Agreed indicators should help drive poultry-industry welfare
Using key welfare indicators (KWIs) can help fill a communication gap around welfare progress in the US poultry industry.
That’s the view of Ken Opengart, DVM, PhD, vice president, animal welfare and international sustainability for Tyson Foods.
“Historically, we haven’t really shared a lot of information as an industry with our customers about what we’re working on relative to animal welfare and the types of metrics we’re using to measure improvement,” he told Poultry Health Today.
“That gap has facilitated an opportunity for us that we should take advantage of, and that is to use key welfare indicators or measures of outcomes.”
Specific KWIs vary according to what part of the production process is being looked at and include aspects such as injury rates and stunning efficacy.
Data over emotion in welfare debate
The main advantage of KWIs is that they are objective and measurable, allowing the industry to move away from “emotive arguments” about welfare, he suggested, with poultry veterinarians having a key role in sharing progress with those outside the industry.
“Without telling the story, it’s left to the imagination. They don’t know what we’re doing; they don’t know if we’re doing anything,” he continued.
“To be able to communicate with facts and figures…and focus on continuous improvement, the customers that we speak with walk away just feeling reassured that the industry has their back and that we’re working on the right things.”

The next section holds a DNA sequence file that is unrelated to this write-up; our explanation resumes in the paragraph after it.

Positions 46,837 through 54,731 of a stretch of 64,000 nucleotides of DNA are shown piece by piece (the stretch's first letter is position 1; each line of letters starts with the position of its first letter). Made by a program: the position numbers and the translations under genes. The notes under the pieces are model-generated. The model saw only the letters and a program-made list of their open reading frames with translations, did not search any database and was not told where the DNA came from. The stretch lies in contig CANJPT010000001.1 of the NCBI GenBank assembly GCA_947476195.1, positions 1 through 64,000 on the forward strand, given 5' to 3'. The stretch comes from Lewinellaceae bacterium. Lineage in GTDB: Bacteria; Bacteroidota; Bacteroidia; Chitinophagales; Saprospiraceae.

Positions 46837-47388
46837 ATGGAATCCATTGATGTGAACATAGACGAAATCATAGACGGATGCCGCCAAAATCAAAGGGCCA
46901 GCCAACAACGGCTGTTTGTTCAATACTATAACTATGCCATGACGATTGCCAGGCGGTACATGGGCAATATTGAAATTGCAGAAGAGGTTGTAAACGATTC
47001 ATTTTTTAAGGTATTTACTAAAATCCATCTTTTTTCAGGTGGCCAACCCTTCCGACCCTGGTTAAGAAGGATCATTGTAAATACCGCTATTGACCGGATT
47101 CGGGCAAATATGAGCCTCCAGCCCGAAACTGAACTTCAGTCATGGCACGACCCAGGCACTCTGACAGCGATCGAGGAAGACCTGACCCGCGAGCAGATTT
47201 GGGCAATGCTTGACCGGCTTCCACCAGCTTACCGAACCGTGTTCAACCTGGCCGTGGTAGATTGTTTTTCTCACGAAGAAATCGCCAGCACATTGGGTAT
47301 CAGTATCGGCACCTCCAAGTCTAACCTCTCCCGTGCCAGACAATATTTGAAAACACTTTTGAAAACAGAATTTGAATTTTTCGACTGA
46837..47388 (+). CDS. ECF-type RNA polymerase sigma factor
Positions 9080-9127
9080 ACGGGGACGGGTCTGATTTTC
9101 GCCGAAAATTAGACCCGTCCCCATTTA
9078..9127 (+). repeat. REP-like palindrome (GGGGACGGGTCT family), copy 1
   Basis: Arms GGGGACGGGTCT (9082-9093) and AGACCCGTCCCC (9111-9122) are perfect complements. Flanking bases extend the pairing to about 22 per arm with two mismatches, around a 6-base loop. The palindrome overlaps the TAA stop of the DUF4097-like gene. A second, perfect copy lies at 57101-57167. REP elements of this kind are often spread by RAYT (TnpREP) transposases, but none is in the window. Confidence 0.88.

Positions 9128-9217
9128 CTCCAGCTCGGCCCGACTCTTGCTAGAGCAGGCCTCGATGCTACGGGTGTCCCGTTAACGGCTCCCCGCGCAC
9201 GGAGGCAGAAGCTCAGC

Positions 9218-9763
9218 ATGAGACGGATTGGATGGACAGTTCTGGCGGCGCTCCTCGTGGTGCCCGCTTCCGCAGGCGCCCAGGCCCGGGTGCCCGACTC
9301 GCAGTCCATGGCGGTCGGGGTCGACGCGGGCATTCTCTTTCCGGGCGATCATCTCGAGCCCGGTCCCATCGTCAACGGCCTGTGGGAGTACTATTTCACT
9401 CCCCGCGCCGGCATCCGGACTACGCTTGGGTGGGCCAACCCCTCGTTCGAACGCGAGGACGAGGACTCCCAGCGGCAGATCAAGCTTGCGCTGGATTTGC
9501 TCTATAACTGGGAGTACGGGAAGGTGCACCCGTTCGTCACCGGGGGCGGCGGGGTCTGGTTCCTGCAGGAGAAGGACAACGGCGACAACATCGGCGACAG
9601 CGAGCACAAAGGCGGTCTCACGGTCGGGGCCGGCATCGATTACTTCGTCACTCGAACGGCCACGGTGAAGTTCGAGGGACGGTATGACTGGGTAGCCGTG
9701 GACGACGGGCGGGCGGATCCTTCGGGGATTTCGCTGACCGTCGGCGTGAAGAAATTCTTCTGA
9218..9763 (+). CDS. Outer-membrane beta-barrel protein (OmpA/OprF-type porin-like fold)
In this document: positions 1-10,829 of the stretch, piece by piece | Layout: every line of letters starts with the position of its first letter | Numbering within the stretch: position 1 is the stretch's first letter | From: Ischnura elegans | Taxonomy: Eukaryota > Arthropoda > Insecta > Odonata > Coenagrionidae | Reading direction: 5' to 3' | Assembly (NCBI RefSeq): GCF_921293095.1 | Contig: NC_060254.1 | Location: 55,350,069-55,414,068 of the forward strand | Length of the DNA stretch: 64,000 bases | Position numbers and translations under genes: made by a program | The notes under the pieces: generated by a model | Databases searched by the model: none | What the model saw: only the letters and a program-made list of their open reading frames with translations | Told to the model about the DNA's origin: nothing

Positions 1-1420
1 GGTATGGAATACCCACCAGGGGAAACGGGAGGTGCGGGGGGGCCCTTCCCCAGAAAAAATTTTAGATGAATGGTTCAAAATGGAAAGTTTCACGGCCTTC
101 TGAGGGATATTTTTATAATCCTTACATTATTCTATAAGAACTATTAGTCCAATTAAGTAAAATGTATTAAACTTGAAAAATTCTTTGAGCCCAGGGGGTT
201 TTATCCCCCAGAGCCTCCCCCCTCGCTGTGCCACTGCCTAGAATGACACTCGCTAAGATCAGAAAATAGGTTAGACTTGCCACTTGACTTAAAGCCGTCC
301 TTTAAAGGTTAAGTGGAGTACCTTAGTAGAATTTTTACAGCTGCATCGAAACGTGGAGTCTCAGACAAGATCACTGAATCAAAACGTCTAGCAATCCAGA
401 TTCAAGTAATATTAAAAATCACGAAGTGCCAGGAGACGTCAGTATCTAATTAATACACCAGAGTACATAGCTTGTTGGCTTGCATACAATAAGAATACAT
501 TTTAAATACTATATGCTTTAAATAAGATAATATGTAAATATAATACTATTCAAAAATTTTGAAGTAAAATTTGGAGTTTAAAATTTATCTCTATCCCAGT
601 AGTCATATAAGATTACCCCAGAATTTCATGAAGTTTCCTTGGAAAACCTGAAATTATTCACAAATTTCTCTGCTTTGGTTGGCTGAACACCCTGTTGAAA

Welfare is crucial for poultry businesses, with welfare outcomes closely linked to overall performance.
“We as the industry look at this really holistically: Welfare, economics and food availability all intertwine very closely together,” he noted.
Technology will increase indicator impact
Tyson Foods is part of the International Poultry Welfare Alliance, a multi-stakeholder organization which has been working to agree on shared KWIs for the industry. The guidelines should be available later this year.
A focus on continuous improvement, rooted in such agreed upon guidelines, is a better approach than fixed performance standards, Opengart suggested.
“The difficulty with performance standards is that everybody typically tends to be in a different place. What we worry about is setting a standard that may be too low for some and too high for others, and in that way may stifle any activity,” he said.
“We’re more interested in letting the individual companies set their own standards. And that way, when they achieve a goal, they can move the goal…we’re not going to be happy until animal welfare’s no longer an issue…there’s a long journey there.”
Technology will aid the drive toward improvements, he noted, with artificial intelligence and machine learning involved in monitoring KWIs.
“We’ll move from sampling flocks, birds within flocks…to being able to capture all the birds in a house or all the birds at the processing plant from a farm, which will really improve the quality of the information that we’re able to use,” he added.
Posted on December 13, 2022